I'm Brenda Ann Kenneally, for the past nine years I've been working in Troy, NY documenting the lives of the women that live on a single block there. My mission is to share with audiences what I have learned about the culture of class separation in the United States and the evolution of social policies that have shaped it.
According to the 2010 census approximately 20% of the households in Troy are headed by single females. The jobs that these women have evolved from the factory work of the industrial revolution that earned Troy its name Collar City to the post industrial service sector jobs like Dunkin' Donuts, McDonalds, and other big box food chains that are now cemented in the American landscape. What has remained constant is that the women I have grown to know in Troy now as the collar laundresses in the 1900's have drawn on their maternal skills to power them through long days at work and huge family demands when they return home.
The Upstate Girls Project is not only a document of the America that we all share with these women, but more importantly a story of the emotional connections that are universal to being human. The quest for love, beauty and belonging is the lifeline that accompanies these women through long bleak grey winters, jail visits to sons and fathers of their children, and long hours at often monotonous jobs. For many of us a successful life is acquiring the emotional fortitude to get from one safe space to the next. The love of a good dog, sparkly underwear from wal-mart, spongebob, coffee, cigarettes, kids and sex...lots of sex are oasis's in the post industrial state of Troy. I understand this because it's the world I grew up in.
I have been working closely with the students at the Rochester Institute of Technology and The Visual Studies Workshop to create a multi-layered online documentary of my work. Together we've been going through hundreds of hours of video, thousands of photographs historical documents and ephemera to bring this project to life. I want to be able to create a platform for deep exploration of these complex issues. My dream is to have an interactive web documentary that can be used by others who share my love of discovering their fellows through storytelling, researchers and social workers, and most of all will be friendly to young people from cultures similar to community that I have been working in in Troy. You will be able to discover the lives of the women I've come to know through videos, photographs, letters, historical documents and scrapbooks on your own time and tie the pieces of their stories together in your own way.
Here is a sample of one of the scrapbooks. Heather became an avid scrapbooker. She made one for herself and then one for her daughter after she was born:
A workshop component of this show began the participatory scrapbook project and a further collaboration with The Rennselaer County Historical Society to include images, letters and ephemera from their collect to situate the contempory documentary work with in the frame work of Troy's rich industrial history. Kickstarter funds will be essential in producing a cohesive interactive vehicle for all the facets of this project.
The second phase of this work will be to open the database of information I have gathered over the past 9 years to those people who can activate change. It is my hope that this project will reach beyond the traditional audience of documentary photography and news and support research and change.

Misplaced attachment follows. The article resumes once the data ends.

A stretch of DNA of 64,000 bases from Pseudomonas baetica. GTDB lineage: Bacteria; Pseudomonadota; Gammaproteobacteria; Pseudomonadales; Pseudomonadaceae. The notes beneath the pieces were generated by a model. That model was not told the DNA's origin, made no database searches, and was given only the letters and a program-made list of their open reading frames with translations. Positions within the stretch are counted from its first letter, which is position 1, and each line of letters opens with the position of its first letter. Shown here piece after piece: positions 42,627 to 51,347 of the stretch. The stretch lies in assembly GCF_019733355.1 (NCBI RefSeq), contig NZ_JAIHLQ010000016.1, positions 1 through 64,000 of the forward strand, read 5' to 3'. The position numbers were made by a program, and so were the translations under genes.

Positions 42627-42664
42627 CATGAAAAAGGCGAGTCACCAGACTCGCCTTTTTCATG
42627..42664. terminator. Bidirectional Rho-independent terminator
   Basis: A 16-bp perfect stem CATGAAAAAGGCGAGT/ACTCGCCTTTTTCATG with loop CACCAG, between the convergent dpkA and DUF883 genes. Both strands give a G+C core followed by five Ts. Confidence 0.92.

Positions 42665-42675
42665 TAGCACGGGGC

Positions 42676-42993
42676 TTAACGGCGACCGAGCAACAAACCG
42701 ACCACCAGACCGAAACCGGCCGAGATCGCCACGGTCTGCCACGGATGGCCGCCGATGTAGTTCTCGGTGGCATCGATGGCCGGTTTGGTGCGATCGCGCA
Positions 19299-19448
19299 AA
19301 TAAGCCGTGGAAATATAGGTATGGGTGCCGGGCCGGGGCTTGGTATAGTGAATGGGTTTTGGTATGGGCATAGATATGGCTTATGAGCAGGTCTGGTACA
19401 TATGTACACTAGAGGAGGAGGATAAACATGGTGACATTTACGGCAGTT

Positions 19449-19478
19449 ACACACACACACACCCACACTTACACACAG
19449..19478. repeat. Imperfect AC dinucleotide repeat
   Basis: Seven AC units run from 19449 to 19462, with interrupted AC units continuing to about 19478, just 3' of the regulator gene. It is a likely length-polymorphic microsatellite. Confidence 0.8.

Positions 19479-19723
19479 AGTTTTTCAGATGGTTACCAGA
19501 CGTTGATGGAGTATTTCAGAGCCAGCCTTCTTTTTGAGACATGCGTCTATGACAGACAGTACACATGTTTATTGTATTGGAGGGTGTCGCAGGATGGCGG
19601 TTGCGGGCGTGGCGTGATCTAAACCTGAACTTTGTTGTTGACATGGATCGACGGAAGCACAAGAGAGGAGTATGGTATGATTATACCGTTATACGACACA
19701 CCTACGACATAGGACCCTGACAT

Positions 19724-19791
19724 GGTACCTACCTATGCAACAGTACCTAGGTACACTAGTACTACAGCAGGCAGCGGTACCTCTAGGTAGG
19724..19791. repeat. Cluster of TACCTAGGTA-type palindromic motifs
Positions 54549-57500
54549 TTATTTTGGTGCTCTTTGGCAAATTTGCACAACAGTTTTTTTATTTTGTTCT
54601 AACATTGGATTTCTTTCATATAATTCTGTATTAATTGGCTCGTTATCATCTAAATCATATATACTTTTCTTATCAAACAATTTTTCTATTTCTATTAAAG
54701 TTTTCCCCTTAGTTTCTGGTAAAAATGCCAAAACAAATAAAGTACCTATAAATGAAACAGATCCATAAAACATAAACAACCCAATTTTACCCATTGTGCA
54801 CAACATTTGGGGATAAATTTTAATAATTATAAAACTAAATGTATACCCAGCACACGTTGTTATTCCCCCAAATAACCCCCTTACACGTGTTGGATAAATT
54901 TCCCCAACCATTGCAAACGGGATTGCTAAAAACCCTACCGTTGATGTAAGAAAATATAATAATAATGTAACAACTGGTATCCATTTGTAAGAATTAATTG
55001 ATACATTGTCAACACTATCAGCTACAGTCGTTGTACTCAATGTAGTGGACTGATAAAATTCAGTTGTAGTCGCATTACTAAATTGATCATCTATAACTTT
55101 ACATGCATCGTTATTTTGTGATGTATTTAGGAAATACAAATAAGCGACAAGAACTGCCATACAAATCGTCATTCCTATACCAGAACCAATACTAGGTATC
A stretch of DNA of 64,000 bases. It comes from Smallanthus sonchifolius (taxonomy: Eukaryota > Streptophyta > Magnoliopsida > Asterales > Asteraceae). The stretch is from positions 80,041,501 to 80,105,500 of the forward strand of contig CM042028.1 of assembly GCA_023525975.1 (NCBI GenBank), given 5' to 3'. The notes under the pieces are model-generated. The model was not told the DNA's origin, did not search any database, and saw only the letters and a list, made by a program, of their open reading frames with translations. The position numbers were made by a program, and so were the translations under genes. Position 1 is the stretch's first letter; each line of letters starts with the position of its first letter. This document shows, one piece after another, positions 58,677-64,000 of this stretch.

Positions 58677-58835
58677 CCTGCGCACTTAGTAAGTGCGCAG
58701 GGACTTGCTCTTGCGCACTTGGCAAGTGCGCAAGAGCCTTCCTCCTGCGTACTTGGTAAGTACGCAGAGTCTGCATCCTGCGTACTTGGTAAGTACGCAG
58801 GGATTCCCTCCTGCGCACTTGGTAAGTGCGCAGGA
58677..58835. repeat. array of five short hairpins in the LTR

I'm reaching out to you with the hopes that your generosity can help spread this project to your community. I've also asked some of my colleagues who I admire and are photographing women in beautiful and diverse ways to contribute to an amazing portfolio that weave their work together with some of my favorite iconic images of women by women from the Library of Congress Collection. These photographers include Julianna Beasley, Samantha Box, Maisie Crow, Andrea Morales, Emily Schiffer and Zoe Strauss. This portfolio is a limited edition collection of incredible contemporary work.
Here is what is included in this limited edition portfolio:
Upstate Girls is an enormous project, which is why I need your help. Your donations will help access the resources needed to bring it to it's full potential. The students at both RIT and VSW have been hard at work since November 2012 organizing and pre-editing this massive amount of material. We are now at the stage where the students and the project would benefit greatly from collaboration with professional web designers, web programmers, and video editors. These resources take a lot of time and money and without it the project can never be finished.
I have not only become a part of these girls' lives, but I hope you can too. I hope you will give me the time to share these stories with you! Thank you thank you thank you!
I will be sharing wonderful pieces of video from my project each day from the Upstate Girls Vine and adding photos and videos to the Upstate Girls pages on Facebook and Tumblr. For more information and updates on Upstate Girls please join us there!
Upstate Girls has also been featured by the following:
The New York Times Lens Blog
World Press Photo
Photo District News
Picture of the Year International
Risks and challenges
We are editing 16 terabytes of information that I have gathered. There are hundreds of hours of video information. This is a monumental amount of information. We have indexed this material in a basic way but our challenge is to find and use the technology that is capable of managing and sharing this work it in a safe and positive way. We are also interested in innovating on the way stories are told in the digital age and engaging our audience in an authentic way. The money we raise will be used to funding the designers, programmers and editors that will help us meet that goal.Learn about accountability on Kickstarter
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